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Perrigo fails to dismiss class action over timely disclosure of Revenue’s €1.6bn tax demand


One of Perrigo's US facilities, in Allegan, Michigan

One of Perrigo's US facilities, in Allegan, Michigan

One of Perrigo's US facilities, in Allegan, Michigan

A US judge has rejected pharmaceutical company Perrigo’s attempt to dismiss a shareholder class action that claims it didn’t disclose a €1.6bn tax liability from Revenue in a timely manner.

Instead, the judge granted a summary judgment to the shareholders on the issues of falsity and materiality.

In an opinion and order from the US District Court for the Southern District of New York, US District Judge Denise Cote wrote that a jury trial should decide if the defendants, including Perrigo, its CEO Murray Kessler and former CFO Ronald Winowiecki, had the required level of intent.

The original complaint in this action was filed by the City of Boca Raton General Employees’ Pension Plan and Palm Bay Police and Firefighters’ Pension Fund.

The Sunday Independent reported last year that the pension funds had won class action certification in the case.

The funds claimed Perrigo failed to share the disputed €1.6bn tax liability, which Revenue included in a letter the firm received in October 2018, with its investors in a timely manner. 

They alleged Perrigo failed to share the tax liability in a report in November 2018 sent to the US Securities and Exchange Commission (SEC). In the November filing, Perrigo said it disagreed with Revenue’s findings but did not specify how much it might owe.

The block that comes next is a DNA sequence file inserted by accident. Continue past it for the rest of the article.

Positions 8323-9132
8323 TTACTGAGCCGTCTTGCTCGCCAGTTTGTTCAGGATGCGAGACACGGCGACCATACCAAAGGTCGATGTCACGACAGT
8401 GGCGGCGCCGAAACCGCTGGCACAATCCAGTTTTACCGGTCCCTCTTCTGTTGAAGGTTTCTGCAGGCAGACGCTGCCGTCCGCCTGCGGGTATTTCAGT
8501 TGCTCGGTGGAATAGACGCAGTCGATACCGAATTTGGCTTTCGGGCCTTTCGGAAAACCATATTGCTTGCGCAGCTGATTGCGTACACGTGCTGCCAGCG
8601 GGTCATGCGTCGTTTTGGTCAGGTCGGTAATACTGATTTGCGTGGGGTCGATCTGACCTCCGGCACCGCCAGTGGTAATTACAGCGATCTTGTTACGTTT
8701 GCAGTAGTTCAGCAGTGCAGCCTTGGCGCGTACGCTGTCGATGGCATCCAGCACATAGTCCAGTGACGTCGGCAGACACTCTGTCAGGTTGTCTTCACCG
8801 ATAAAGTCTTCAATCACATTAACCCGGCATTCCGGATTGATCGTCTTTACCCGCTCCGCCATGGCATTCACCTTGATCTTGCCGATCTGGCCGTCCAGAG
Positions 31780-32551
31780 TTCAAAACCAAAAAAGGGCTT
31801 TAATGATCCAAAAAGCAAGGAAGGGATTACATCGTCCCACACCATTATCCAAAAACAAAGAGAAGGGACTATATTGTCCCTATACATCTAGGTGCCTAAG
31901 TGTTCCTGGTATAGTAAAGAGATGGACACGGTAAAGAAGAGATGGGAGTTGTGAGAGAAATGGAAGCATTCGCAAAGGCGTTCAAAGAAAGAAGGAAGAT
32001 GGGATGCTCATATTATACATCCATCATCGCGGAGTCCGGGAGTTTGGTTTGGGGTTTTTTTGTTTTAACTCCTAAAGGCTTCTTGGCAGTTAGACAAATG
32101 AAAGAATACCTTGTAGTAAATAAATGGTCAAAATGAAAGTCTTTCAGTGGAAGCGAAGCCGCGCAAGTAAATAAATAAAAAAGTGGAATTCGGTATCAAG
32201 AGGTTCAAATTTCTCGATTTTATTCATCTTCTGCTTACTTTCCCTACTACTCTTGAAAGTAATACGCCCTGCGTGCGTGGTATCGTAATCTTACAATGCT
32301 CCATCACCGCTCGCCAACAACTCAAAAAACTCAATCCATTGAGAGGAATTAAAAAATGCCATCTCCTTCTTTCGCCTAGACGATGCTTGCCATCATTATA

The shareholder groups alleged Perrigo didn’t reveal the tax liability until an SEC filing in December 2018, leading to Perrigo’s share price falling by 30pc in a day.

Judge Cote’s order said the plaintiffs were “correct” to contend that Perrigo’s exclusion of the tax liability was “presumptively misleading”. She said Perrigo had a duty to disclose the loss contingency if the chance of occurrence was “more than remote but less than likely”.

Judge Cote rejected Perrigo’s argument that the €1.6bn in the audit finding letter from Revenue was not material information. Perrigo had claimed it was not a “foregone conclusion” that Revenue would issue any assessment, and the amount of any assessment was unknown.

Cote wrote this argument was not about whether an investor would find the figure material, but to Perrigo’s “duty to disclose”.

Perrigo said it does not comment on pending litigation.

The dispute centres on Revenue’s decision, following a 2016 audit, to characterise the sale of Elan as a capital transaction, eligible to be taxed at a rate of 33pc. Revenue subsequently sent Perrigo a €1.64bn tax assessment.

Perrigo maintains the cash received was declared as trading income, which is taxable at 12.5pc. The Irish Times reported Revenue had accepted the contested sum is now less than €1bn.

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